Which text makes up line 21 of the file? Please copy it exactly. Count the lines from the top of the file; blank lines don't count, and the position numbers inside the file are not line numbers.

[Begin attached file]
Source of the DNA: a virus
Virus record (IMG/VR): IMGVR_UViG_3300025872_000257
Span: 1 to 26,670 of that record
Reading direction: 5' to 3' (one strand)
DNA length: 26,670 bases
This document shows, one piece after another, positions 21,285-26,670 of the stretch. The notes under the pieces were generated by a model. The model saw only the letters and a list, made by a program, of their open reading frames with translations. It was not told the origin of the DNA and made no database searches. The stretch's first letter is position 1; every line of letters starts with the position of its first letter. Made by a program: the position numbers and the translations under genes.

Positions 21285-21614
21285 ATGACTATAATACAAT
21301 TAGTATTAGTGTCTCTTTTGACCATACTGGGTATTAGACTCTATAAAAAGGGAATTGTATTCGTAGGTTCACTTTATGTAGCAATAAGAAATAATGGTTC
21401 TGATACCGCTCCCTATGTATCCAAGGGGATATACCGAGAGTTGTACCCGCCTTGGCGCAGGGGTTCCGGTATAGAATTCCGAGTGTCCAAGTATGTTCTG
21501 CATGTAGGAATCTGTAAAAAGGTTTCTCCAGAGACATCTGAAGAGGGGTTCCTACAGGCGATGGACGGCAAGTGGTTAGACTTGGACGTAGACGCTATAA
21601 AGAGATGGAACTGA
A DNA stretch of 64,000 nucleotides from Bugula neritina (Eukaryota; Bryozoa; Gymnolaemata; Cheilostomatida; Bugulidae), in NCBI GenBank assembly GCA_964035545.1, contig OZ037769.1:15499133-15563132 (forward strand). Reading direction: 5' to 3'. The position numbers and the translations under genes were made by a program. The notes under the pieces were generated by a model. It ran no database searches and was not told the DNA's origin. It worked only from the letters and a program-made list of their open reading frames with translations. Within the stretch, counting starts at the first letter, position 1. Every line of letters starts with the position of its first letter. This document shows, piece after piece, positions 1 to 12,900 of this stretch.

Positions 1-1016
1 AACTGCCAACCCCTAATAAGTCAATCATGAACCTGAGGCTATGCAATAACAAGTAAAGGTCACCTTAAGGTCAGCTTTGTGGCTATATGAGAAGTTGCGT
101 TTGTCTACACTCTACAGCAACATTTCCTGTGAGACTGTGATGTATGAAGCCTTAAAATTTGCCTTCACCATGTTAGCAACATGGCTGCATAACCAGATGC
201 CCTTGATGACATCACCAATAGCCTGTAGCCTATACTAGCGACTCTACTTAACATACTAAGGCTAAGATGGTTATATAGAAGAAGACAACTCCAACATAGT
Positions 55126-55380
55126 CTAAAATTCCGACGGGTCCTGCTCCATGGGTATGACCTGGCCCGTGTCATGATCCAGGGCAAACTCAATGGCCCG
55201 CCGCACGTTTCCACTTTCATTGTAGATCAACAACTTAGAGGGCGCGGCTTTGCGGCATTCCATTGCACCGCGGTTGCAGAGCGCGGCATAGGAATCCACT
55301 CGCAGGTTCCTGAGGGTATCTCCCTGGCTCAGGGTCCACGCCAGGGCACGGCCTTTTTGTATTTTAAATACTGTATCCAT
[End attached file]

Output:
55301 CGCAGGTTCCTGAGGGTATCTCCCTGGCTCAGGGTCCACGCCAGGGCACGGCCTTTTTGTATTTTAAATACTGTATCCAT